In search of balance: Can families both embrace and overcome the Internet?
The challenges that have arisen from Internet access and smartphones in the Jones Bott family led to specific rules and guidelines for their use. She said all phones must be turned off during school time. They make sure that the kids follow the rules by checking their phones for content, and by using settings preventing any data or text messages from being deleted.
Although Jones Bott knows it is not realistic to prevent every type of risk that is associated with the Internet, she has specifically targeted pornography, sexting and addictions affiliated with the Web.
"One of our rules is no accessing the internet without permission. I have a password on our Internet, and all of our computer and technology needs to be in the public area," she said. "You are less likely to get in trouble if you are not alone."
It's brought strong lessons on the need for boundaries and provides new opportunities for family discussion — when the devices are turned off.
"Anything intended for good, can be good or can be bad," she said. "(Internet), it is good and it is bad and it depends on how people use it."
Tina Persels has two 12-year-old children, but the siblings use technology differently.
Araya Persels uses a kid-friendly version of Google. The search engine for kids allows minors to create a home page with the benefit of blocking any form of adult content.
Adam Persels, who has multiple disabilities and special needs, uses a tablet to communicate with the world. His tablet is no bigger than any other version on the market and allows him to express himself to his family. He can ask for specific toys, express an emotion and entertain himself with a virtual drum set.
"Ten years ago there was nothing like this for a child like ours," Persels said. "My son is 12 and he needs to be able to tell us what he wants."
The evolution of technology has allowed children with disabilities to concentrate on a career path.
Jacob Hansen, 12, has cerebral palsy and cystic fibrosis. According to his mother, Jodi Hansen, 10 years ago his options for a career would have been severely limited.
With technology aiding her son, Jacob has set goals to become a computer designer or a computer programmer.
"Now he (Jacob) sees the future as he can now do something to support him and his family," Hansen said.
Speech software allows Jacob to communicate to his family through a tablet. He has also used the software to verbally write a 17 chapter book.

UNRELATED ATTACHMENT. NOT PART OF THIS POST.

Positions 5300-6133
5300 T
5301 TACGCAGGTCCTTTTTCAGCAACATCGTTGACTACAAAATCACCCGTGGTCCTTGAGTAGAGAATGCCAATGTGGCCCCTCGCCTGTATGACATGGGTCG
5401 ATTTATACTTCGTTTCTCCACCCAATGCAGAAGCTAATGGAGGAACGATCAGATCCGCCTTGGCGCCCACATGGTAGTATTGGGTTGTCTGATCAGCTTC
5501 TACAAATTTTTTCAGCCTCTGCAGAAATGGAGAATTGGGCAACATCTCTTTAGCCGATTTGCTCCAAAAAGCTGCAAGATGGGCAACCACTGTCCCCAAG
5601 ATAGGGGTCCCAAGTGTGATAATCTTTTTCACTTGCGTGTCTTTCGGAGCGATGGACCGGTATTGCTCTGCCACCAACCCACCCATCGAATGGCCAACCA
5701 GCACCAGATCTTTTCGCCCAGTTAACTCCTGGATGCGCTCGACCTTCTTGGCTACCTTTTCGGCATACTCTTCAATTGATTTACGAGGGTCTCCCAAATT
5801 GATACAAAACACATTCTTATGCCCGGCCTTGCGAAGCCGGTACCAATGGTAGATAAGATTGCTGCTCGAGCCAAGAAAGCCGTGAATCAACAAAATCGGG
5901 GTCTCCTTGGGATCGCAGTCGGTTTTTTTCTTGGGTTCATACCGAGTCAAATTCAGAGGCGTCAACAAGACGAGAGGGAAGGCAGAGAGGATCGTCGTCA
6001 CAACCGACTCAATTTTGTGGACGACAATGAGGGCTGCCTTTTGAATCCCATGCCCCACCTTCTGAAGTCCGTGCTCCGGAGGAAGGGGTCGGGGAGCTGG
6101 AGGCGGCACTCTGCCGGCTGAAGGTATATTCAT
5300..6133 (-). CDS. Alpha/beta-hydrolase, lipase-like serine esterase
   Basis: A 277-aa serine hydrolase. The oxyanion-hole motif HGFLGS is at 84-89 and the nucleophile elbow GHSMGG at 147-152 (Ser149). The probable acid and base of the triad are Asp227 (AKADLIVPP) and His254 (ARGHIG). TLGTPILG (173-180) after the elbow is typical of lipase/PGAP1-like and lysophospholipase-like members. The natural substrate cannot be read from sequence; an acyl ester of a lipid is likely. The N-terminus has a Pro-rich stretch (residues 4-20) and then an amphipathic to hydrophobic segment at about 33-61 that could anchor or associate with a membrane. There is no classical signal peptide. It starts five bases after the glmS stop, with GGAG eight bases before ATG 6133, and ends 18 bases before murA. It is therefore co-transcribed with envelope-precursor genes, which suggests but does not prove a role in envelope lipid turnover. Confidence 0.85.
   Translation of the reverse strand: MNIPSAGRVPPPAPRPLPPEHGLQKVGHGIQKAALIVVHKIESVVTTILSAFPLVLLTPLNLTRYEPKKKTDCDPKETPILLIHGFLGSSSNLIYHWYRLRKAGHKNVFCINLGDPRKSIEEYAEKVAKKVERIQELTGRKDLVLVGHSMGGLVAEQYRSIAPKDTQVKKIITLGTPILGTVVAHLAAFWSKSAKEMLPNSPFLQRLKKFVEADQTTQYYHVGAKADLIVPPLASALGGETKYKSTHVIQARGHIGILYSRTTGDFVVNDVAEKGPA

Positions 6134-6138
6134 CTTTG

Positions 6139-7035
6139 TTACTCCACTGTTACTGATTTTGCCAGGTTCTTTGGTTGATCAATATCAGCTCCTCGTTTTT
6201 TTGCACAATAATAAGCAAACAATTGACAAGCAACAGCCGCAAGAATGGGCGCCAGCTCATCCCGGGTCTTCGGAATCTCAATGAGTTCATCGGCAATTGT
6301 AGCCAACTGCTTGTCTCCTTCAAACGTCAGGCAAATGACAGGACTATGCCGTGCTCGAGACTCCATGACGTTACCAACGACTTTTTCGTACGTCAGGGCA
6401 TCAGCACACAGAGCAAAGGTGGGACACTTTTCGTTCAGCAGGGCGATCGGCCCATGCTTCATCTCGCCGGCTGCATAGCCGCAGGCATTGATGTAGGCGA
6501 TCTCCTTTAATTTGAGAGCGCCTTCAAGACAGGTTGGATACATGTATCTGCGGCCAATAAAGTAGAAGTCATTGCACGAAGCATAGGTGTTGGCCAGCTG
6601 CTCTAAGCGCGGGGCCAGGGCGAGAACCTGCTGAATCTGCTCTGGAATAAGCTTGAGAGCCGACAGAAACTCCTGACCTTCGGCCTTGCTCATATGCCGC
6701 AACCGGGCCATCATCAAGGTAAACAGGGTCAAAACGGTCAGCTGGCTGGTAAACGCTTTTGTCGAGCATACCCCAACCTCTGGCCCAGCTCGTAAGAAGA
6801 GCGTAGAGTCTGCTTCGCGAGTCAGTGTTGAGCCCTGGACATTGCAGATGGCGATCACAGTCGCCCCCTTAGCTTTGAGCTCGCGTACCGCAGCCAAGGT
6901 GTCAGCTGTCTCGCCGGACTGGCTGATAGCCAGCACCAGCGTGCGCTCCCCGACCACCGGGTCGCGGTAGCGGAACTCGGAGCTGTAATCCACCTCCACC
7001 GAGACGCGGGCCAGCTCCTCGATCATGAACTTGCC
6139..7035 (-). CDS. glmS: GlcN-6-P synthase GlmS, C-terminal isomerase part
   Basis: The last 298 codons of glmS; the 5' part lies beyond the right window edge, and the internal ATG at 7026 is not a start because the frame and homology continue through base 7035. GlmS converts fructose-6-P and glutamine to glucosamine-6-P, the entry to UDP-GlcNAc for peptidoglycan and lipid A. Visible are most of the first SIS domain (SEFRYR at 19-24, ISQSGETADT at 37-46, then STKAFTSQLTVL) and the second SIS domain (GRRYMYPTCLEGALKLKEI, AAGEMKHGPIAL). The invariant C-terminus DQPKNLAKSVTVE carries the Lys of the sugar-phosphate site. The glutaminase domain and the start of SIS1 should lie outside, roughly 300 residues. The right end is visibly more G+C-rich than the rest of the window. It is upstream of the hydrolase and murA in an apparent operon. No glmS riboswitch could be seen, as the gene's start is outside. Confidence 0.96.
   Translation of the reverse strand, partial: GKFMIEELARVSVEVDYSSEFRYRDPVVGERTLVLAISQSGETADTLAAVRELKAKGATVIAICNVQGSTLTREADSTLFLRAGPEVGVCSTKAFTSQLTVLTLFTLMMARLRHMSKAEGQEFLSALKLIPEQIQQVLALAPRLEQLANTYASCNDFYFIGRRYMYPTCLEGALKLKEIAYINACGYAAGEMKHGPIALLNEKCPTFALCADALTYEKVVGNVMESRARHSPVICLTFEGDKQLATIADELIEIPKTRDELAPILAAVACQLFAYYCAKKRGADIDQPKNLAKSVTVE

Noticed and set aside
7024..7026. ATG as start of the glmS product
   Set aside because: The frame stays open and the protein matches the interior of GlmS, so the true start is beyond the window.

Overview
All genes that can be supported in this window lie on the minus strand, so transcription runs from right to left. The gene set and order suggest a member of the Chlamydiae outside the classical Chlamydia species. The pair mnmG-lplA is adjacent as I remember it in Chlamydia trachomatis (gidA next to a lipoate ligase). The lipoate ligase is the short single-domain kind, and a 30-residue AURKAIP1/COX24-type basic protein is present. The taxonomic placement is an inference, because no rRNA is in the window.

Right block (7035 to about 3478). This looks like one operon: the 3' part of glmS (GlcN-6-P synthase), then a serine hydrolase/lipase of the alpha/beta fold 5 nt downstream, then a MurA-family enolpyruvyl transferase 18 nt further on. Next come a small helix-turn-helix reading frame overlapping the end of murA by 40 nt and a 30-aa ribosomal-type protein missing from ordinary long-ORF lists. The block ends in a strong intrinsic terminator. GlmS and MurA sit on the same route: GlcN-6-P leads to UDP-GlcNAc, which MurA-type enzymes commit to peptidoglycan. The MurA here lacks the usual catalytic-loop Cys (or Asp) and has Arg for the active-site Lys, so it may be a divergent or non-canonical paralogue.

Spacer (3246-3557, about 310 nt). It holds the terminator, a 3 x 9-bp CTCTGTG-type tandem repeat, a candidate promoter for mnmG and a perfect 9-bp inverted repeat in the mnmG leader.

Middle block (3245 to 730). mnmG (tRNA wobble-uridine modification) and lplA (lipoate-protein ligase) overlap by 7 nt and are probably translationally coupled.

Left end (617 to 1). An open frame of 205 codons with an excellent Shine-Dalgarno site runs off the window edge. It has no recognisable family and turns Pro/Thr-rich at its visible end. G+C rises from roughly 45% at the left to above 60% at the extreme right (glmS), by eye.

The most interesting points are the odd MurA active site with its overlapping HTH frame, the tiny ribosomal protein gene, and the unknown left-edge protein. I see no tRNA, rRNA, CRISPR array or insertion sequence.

Having the benefit of books in tablets allows those with disabilities to read more than an average teenager.
Jacob cannot physically hold a book, but that has not stopped him from reading.
The option to listen to books when in bed allows him to read on average one book a week and the ability to flip a page in the tablet with a finger helps him finish books faster.
Evans, the parent counselor, said her daughter Cassidy makes it a habit to install learning software for her 12-year-old sister, Camryn, who is in a wheelchair and suffers from cerebral palsy.
"She will go through books like nothing, she is a reader," Evans said of Camryn. "This Kindle has saved us so much money because she can get free books online."
The second oldest of Jones Bott's children, 17-year-old Kyle Jones suffers from autism. His condition limits his attention span and he is unable to read.
Due in part to his smartphone, he is now able to stay on track during the day. The smartphone has aided him by alerting him of his chores with a daily message. The device has given him stability by creating a daily routine that is beneficial to a teenager with autism.
When a message pops up in his device, Kyle is immediately reminded to brush his teeth, make his bed, while his 14-year-old brother Keenan is reminded to pick up his homework before going to school.
Having a quick form of communication with the ability to aid her children in daily tasks has proven to be a real positive for the family.
The new family dynamic, with technology, has become identifying the boundaries for each child by extending the reach for some, and reining in the reach of others.
“I do think, by teaching them these (boundaries), hopefully it will carry on to adulthood (and) it won’t impact them negatively in losing a job because they are on their phone or ipod or the internet too much, being disrespectful to someone when you didn’t really intend it that way,” Jones Bott said.
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